Poet Nick Lantz will receive the 2011 Levis Reading Prize for his book _We Don’t Know We Don’t Know_. We asked Lantz about the honor of receiving such an award, what the current state of poetry is, and where he got the idea for the title of his book.
It’s hard publishing a book of poems these days. Poets are no longer revered like they once were, and so, of course, books of poetry don’t sell as many copies as they once did. So, publishers don’t make as much money from them as they once made. Being that it is so hard for poets to release books of their poetry (to say nothing of finding a receptive audience for them), it’s all the more remarkable when a book is not only released, but turns heads among poetry’s selective panoply. This Thursday, VCU’s Creative Writing program will honor such a book: We Don’t Know We Don’t Know, by Nick Lantz, who will receive the 2011 Levis Reading Prize for poetry.
“Opportunities like this for poets are rare and remarkable,” said Lantz in an email interview with RVANews. “I also have a particular admiration for some of the poets who’ve won the prize [in previous years], so I’m glad to be among such good company.”
Lantz says that “epistemology” is the principal theme in his collection. “Personal knowledge. Scientific knowledge. Political knowledge. Animals play a large role, because of what human/animal comparisons and relationships reveal about human thought. And language itself, insofar as it mediates our ability to know, is another major subject of the book.”
The title for his first book was inspired by a press conference given by former Secretary of Defense, Donald Rumsfeld. In February 2002, Rumsfeld discussed “unknown unknowns” with regards to military operations in Afghanistan.
“In that statement, he makes a very interesting, nuanced distinction about human knowledge, but he makes that point in order to evade a direct question. So he was telling the truth, but in the service of avoiding the truth. That, to me, embodied a sort of dark opposite of what writers do: we tell lies in order to get at the truth.”
In addition to honoring the recipient, The Levis Reading Prize commemorates poet and former VCU professor Larry Levis, who died in 1996. “Levis was a tremendous poet,” says Lantz. “The Afterlife and Elegy are two of his books that really rattled me when I first encountered them, though it’s hard to read the latter without thinking about it in terms of his own death.”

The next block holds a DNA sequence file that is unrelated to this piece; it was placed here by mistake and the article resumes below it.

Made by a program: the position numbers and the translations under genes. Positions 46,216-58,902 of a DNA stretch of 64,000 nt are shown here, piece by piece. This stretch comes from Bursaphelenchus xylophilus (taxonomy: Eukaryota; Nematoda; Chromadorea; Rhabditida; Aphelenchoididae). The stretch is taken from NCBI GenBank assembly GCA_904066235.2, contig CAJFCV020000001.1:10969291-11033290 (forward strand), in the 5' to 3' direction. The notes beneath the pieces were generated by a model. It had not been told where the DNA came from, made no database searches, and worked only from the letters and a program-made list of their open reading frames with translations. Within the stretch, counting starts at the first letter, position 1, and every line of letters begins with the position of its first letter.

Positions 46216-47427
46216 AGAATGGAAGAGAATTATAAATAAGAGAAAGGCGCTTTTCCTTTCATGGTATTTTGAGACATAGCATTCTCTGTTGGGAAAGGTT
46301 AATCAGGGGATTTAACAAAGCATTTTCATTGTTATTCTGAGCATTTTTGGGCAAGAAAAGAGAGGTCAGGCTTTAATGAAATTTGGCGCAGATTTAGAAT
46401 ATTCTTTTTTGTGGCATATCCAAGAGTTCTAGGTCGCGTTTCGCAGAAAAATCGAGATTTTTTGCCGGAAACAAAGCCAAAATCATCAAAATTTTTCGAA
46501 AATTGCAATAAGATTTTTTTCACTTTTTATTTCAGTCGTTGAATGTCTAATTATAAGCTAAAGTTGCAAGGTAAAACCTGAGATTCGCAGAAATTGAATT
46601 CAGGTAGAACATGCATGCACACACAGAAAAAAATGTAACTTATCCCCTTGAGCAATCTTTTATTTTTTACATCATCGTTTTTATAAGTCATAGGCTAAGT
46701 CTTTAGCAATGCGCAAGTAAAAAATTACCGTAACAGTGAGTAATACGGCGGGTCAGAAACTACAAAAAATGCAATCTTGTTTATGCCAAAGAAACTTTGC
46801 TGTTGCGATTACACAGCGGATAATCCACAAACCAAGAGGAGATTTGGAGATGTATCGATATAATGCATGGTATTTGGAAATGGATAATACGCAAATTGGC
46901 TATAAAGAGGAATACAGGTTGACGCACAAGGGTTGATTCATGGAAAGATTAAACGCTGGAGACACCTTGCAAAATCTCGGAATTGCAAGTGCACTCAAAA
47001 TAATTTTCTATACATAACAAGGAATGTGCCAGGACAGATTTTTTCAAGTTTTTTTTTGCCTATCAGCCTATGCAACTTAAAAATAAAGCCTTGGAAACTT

Former VCU professors, such as Levis, are not the only ones that Lantz admires. Current poetry instructor, and Pulitzer Prize nominee, David Wojahn is one member of the Creative Writing faculty that Lantz respects. “The title sequence of his book Mystery Train is one my all time favorites. His work engages with political topics in a way that I’ve always admired.”
When asked about the growing inability (if not outright impossibility) for poets to make a living solely off of their work, Lantz, who currently teaches at Franklin & Marshall College in Lancaster, Pennsylvania, sees artistic liberation: “I don’t think I would want to depend on my poetry itself for support. I already have a big list of anxieties when I sit down to write a poem—I don’t want to add ‘Will this poem make enough money to pay my rent?’ to that list. The relatively poor market value of poetry is actually very freeing, in a way.”
Lantz’s paid trip to Richmond (part of the winnings from the Levis Prize) will be his first to the city. “I plan most of my travel around eating, and I hear Richmond has some great restaurants, so I’m hopeful,” he says. “I also hear you have a statue of Lee in town, about which I’ll admit I’m morbidly curious. I spent the past year living in Gettysburg, so I have the Civil War on my brain a bit.”
The 2011 Levis Reading Prize will be formally awarded to Nick Lantz on Thursday, September 29 at 8pm at the Grace Street Theater. Lantz will read selected poems from his award-winning book, take part in a Q&A session, and sign copies of his book. The event is free and open to the public. No tickets are required.